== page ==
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He’s Baaack! Bob Lutz Returns to GM as Advisor
Old soldiers don’t die, and in the case of Capt. Robert A. Lutz, USMC-Ret., they don’t even fade away.
“Maximum Bob,” as many have come to call him, will be rejoining General Motors as a part-time consultant and those who know him say that despite his 79 years of age, the outspoken executive is planning on a long stay.
Until early in 2010 GM’s vice chairman and “car czar,” Lutz has spent more than 40 years in the auto industry working with a whos-who of automakers, the list including not only GM but Ford, Chrysler and BMW. He also had a brief stint as chairman of battery maker Exide and, after being nudged into a semi-retirement by former GM Chairman Ed Whitacre, Lutz has served on a variety of boards, including British automaker Lotus, while also penning his second book, “Car Guys vs. Bean Counters: The Battle for the Soul of American Business.”
In a terse release, GM noted, “Lutz will be available to executives on a part-time consultancy basis effective immediately. He brings a wealth of experience built over the course of more than 40 years in the industry, including two stints at GM.”
The first began in 1963, shortly after he left the Marine Corps., where he served as a pilot – beginning a life-long addition to flying that he nourishes today with a small personal fleet of jets and helicopters.
Bob Lutz with his father's Aston Martin DB2 Vantage at the Eyes on Design show earlier this summer.
In the years that followed, Lutz worked his way through the industry, spending three years at BMW, a period he says was among the most influential in his outlook on the automotive world. Significantly, he served as global sales and marketing chief. While he is traditionally pegged as the archetypal “car guy,” – and likes to joke “I was an idiot savant at three, able to identify any car that drove by” – Lutz’s background is actually on the marketing side.
He served as a senior executive with Ford from 1974 to 1986, rising to Chairman of Ford of Europe before unexpectedly being called back to the U.S. and replanted as head of the carmaker’s truck operations.
That led him to jump ship again in 1986, this time for Chrysler, where he rose to Vice Chairman and was long seen as the likely successor to long-time Chairman Lee Iacocca. But the two men frequently clashed, Lutz effectively halting a planned merger Iacocca had engineered, ironically, with Italy’s Fiat, nearly two decades before Chrysler and Fiat would decide again to join forces.
Lutz after unveiling the striking Cadillac Sixteen concept car at the 2003 Detroit Auto Show.
Never wont to speak his mind, Lutz may have ended his chances to run Chrysler when he responded to a question about the possibility of finding a merger partner – six months after the Fiat deal collapsed. “You can’t find a bridegroom when the bride is on her deathbed,” he told this reporter.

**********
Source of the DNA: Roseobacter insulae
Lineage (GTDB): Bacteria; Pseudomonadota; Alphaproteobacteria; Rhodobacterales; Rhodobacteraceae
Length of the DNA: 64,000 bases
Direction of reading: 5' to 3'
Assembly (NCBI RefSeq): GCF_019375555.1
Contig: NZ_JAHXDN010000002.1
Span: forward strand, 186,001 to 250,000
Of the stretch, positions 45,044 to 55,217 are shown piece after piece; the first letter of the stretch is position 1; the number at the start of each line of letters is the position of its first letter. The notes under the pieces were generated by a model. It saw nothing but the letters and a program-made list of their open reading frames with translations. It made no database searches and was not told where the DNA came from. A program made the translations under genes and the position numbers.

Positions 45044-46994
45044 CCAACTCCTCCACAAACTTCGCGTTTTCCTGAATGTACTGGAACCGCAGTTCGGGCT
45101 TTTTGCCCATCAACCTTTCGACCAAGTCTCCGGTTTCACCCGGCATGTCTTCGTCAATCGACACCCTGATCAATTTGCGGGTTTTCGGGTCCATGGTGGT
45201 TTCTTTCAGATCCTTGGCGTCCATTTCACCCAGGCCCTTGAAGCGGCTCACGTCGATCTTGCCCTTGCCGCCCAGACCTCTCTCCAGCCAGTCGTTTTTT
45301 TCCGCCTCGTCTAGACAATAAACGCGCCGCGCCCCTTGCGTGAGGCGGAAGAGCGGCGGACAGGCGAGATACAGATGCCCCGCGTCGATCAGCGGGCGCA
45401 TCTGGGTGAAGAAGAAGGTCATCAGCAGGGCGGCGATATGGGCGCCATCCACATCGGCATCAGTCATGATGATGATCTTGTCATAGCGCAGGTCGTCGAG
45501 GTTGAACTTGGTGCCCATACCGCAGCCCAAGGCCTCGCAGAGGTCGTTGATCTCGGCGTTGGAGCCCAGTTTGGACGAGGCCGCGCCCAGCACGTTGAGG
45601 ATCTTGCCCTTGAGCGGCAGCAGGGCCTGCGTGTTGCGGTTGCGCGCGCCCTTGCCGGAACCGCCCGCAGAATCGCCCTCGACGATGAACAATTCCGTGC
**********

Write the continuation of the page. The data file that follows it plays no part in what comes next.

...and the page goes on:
Nonetheless, when Chrysler brought in former GM exec Bob Eaton as the surprise replacement for Iacocca, Lutz stayed on, insisting you don’t quit the team “just because you’re not chosen the quarterback.” He remained with the automaker until it completed its ultimately failed “merger of equals” with Germany’s Daimler AG in 1998.
Anxious to prove he could run a company on his own, Lutz briefly tried his hand at Exide but resigned in May 2002. By then he had already accepted an unexpected offer from former GM Chairman Rick Wagoner who was desperate to try to revive the company’s floundering product development program.
Even as the automaker ultimately slid into bankruptcy, in May 2009, critics agreed that Lutz had done a surprisingly solid job of turning things around – products developed under his oversight winning a variety of critical awards, including the current-generation Chevrolet Malibu, named North American Car of the Year four years ago. But overloaded with debt and facing a management system that had run amok, GM ultimately was forced to file for Chapter 11, surviving only because of a $50 billion federal bailout.
Bob Lutz was a major force behind the development of the Chevrolet Volt plug-in.
Lutz’s blunt style – and his worldly manner, speaking a half-dozen languages fluently – didn’t fly well with former ATT boss and post-bankruptcy GM Chairman “Big Ed” Whitacre, who effectively forced Lutz out of the company.
Since then, the Swiss-born former Marine has remained active, consulting, serving on a variety of boards and spending much of the summer touring to promote his latest book.
In fact, Lutz had hoped to rejoin GM sooner, confiding to TheDetroitBureau.com last February that a proposed consulting agreement fell apart when it was revealed in the media ahead of a formal announcement.
"Why stop?" asked the 77-year-old Bob Lutz as he signed an extension of his contract before unexpectedly being forced into retirement.
Exactly what he will be responsible for in his new role remains to be seen. His initial replacement as global product chief, Tom Stephens, was later reassigned the new GM corporate technology chief. Currently, Mary Barra serves as product czar, the first woman to do so at a major automaker. It is expected she will count on the septuagenarian’s advice in that job.
While Lutz has a minor hearing problem, he attributes that to too many years racing – as Seniore Bigone, a pun on his large physique – and flying, rather than his age. The executive’s ramrod posture and full head of silver-white hair belie the fact he will turn 80 next February 12.
How long can he continue? A younger brother has already retired as a professor of economics. But a close friend of the auto legend says that he is driven to match the achievements of his father, a well-known Swiss banker, who only retired at the age of 94 – six months before he died.
Few would be surprised to see Maximum Bob offering his observations to whomever the GM chairman might be two decades from now.